Conversations with Leaders: Freddy Tung
Governors State University impressed Freddy Tung so much that he took a position as the new Director of the Counseling and Wellness Center at GSU under circumstances that might create anxiety in many people.
Dr. Tung joined the university in 2020 five months after work and classes were forced off campus, and learned the job remotely in the COVID-19 pandemic. “It’s very scary to leave something you’re happy with and go to something completely unknown,” said Tung, previously an Assistant Counseling Center Director. “It’s a big step up in responsibility, but really cool to have at this level.”
Not long after settling into his new role, Tung built out the Counseling and Wellness Center with a strong group of professionals — most of whom are Governors State graduates.
“I was in a position to really cast a vision, creating and molding a department from the ground up,” Tung said. “It was great to be able to hire a team who are really good at their jobs, and also to build what an effective Counseling Department should look like.”
As part of the team under the Office of the Dean of Students, Tung said he found helpful colleagues who strive to work together, which makes everything easier, he said.
In hiring staff and creating new policies and procedures, Tung said it was exciting that GSU provided him with freedom and funding to expand the team with the necessary health care and mental health professionals to provide treatment for students.
“Now we’re a full team with a staff appropriate for a school this size.”
There is a tremendous need for counseling services, Tung said, as the demand has gone up across all universities over the past decade and spiked since the pandemic hit in March 2020.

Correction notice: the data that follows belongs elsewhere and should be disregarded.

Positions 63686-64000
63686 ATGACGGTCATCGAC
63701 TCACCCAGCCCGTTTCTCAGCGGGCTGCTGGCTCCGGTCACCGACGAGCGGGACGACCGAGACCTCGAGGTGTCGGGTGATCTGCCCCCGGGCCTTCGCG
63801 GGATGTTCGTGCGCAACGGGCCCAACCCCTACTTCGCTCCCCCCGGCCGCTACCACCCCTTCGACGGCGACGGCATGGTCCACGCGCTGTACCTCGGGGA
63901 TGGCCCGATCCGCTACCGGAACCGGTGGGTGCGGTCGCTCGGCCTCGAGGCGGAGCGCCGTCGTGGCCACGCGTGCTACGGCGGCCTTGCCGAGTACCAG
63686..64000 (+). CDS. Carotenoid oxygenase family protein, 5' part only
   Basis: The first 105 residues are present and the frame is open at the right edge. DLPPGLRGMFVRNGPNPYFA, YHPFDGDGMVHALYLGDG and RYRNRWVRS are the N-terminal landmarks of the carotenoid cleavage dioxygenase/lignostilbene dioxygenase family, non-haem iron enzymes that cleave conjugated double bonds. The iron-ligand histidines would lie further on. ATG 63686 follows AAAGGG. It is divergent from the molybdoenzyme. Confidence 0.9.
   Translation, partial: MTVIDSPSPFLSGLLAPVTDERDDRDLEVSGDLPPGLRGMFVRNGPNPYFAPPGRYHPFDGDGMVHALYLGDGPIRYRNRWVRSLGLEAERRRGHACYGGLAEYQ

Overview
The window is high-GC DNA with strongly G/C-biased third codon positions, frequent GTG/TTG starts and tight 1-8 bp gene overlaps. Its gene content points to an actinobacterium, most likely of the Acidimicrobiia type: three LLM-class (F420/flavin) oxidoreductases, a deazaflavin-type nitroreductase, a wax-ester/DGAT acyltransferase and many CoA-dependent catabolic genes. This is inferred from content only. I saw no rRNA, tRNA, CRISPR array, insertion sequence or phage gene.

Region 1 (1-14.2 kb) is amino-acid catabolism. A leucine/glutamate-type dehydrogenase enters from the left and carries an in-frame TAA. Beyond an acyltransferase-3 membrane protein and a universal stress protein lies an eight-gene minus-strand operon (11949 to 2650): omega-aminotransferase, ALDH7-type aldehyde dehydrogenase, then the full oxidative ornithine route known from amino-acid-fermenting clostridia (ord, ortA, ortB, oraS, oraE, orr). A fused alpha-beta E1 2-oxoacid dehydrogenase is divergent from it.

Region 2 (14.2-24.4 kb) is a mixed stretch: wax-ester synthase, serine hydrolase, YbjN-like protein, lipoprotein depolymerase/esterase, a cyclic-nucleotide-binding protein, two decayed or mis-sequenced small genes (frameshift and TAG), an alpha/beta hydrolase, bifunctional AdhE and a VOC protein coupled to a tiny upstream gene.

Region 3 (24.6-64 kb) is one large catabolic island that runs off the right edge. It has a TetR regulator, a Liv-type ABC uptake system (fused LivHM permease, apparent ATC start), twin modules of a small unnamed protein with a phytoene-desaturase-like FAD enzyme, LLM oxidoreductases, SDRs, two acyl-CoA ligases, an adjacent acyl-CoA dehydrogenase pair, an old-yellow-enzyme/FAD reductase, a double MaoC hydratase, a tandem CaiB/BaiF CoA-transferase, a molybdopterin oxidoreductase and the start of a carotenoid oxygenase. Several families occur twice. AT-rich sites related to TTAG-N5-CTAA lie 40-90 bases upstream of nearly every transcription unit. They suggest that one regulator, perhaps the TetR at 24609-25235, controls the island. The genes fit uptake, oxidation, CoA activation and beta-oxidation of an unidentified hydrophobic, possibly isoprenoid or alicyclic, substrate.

Now, with students studying remotely because of COVID-19, GSU counselors visit with them over the phone or through a confidential virtual program. Tung said the virtual visits suit GSU’s mostly commuter students, who appreciate not having to drive to the university solely for a counseling appointment.
“There are always some drawbacks with meeting virtually,” Tung said. “Convenience-wise, it’s been a great asset that we’ll continue to utilize once we’re back on campus.”
While GSU students present a wide range of ages and backgrounds to treat, Tung said the Counseling and Wellness Center staff of mostly GSU alumni are well acquainted with the population and the culture that exists at the university.
Also, he said, the basic tenets of effective counseling apply across a wide spectrum of people.
“Any good counselor or therapist is able to meet someone where they’re at,” Tung said. “In a lot of ways, it doesn't make a difference whether you’re 19 and it’s your first time away from home, or a 59-year-old person with life experience trying to navigate higher education for the first time in 30 years.”
This expertise he brings to Governors State comes from Tung’s own experiences. A licensed clinical psychologist, Tung worked as a university counselor for seven years and was promoted to the position of Assistant Director of Counseling at the Bourbonnais college before moving to GSU.
“I enjoy working with people,” Tung said. “I always saw myself in some sort of helping profession. This was the perfect avenue for me.”
A lifelong Chicago resident, Tung lives in the Lakeview neighborhood with his wife, Hannah, and the couple’s four young children.
While he went through his undergraduate program focused on Child Psychology, Tung’s counseling interests changed by the time he earned his Doctorate of Psychology.
“I had been working with kids for well over a decade, and I loved working it” he said. “But by the end of grad school I decided to take another route. My interests just changed and I ended up having an affinity for college counseling.”
He worked in community mental health right out of college, and used the connections he made to land a full-time position at a college that was 73 miles from his Lakeview home.
“GSU is still 45 miles one way. It’s not close, but I’m inching closer,” Tung said with a laugh.
All counseling services at the Counseling and Wellness Center are free and confidential to enrolled GSU students.